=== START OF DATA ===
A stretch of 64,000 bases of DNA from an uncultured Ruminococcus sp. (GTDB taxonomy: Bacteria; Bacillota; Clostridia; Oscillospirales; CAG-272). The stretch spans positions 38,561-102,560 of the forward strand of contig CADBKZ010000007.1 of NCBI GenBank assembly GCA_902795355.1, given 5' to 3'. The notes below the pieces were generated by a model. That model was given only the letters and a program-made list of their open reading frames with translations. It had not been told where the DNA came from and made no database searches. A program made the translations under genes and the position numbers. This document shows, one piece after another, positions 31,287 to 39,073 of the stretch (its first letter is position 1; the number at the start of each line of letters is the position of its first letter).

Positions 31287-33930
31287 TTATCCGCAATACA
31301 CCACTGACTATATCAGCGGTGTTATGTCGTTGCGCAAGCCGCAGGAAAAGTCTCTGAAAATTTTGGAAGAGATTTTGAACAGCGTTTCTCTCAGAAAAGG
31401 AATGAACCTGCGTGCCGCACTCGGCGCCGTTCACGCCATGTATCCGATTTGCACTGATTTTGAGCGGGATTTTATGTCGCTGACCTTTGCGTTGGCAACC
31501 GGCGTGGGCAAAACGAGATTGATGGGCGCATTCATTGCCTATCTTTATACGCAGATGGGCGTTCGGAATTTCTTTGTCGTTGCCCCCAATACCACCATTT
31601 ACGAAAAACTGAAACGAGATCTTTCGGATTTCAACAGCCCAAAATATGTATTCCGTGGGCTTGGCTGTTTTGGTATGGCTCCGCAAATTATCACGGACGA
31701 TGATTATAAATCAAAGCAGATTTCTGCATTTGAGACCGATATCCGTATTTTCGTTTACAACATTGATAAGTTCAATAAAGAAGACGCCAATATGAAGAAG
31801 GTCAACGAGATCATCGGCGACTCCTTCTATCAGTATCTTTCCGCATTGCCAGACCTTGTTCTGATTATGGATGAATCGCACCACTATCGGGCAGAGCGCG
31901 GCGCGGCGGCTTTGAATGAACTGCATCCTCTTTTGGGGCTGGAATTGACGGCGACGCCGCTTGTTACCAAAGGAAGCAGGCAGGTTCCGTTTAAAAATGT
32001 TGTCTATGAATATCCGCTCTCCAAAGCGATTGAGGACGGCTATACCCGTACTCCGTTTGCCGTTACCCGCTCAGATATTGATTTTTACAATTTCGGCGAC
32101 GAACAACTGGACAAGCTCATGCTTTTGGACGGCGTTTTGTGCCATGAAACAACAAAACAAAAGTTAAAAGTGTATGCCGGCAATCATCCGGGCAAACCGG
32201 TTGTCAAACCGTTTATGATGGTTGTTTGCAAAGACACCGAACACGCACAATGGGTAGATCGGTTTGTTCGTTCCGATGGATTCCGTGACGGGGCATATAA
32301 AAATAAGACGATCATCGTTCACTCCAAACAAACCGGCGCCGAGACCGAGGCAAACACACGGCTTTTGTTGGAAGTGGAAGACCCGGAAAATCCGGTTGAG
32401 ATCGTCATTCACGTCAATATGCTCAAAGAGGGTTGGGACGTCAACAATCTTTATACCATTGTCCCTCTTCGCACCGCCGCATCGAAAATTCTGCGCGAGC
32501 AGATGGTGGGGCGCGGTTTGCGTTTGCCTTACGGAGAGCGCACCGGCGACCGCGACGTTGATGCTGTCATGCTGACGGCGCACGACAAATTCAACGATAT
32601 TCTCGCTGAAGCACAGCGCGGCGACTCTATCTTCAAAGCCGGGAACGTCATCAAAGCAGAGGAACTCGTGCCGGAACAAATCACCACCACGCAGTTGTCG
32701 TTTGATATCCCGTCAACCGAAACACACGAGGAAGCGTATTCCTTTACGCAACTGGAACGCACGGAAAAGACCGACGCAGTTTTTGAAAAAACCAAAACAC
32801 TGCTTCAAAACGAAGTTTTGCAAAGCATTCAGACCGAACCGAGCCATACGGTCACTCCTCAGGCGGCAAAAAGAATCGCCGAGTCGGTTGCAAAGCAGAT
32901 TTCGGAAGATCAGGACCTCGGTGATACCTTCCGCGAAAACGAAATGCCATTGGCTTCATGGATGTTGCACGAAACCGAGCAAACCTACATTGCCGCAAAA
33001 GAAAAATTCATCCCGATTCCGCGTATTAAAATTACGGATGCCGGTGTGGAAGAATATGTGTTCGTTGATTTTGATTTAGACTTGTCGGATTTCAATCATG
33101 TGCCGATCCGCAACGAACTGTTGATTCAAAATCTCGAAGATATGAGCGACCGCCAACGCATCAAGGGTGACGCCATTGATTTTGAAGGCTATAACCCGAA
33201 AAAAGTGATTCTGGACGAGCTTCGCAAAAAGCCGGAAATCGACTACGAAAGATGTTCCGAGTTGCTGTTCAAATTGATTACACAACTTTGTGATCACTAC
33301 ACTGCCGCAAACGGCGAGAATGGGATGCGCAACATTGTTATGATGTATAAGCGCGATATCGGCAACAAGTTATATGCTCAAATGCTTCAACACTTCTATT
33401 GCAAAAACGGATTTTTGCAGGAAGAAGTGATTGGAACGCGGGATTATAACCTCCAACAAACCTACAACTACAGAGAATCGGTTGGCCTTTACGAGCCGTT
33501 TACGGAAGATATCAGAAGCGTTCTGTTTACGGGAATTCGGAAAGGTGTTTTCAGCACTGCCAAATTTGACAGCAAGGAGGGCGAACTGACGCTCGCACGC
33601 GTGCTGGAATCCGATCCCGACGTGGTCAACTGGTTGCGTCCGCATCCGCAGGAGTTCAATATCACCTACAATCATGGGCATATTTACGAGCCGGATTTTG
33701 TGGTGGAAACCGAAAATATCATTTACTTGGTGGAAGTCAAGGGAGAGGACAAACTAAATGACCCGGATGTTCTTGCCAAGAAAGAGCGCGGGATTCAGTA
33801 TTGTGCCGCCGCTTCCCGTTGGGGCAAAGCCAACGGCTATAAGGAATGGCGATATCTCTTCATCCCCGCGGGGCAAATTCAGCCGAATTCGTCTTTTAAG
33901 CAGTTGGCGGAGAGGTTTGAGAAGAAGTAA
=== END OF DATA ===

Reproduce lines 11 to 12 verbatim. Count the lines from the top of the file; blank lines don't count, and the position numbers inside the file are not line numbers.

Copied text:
32001 TGTCTATGAATATCCGCTCTCCAAAGCGATTGAGGACGGCTATACCCGTACTCCGTTTGCCGTTACCCGCTCAGATATTGATTTTTACAATTTCGGCGAC
32101 GAACAACTGGACAAGCTCATGCTTTTGGACGGCGTTTTGTGCCATGAAACAACAAAACAAAAGTTAAAAGTGTATGCCGGCAATCATCCGGGCAAACCGG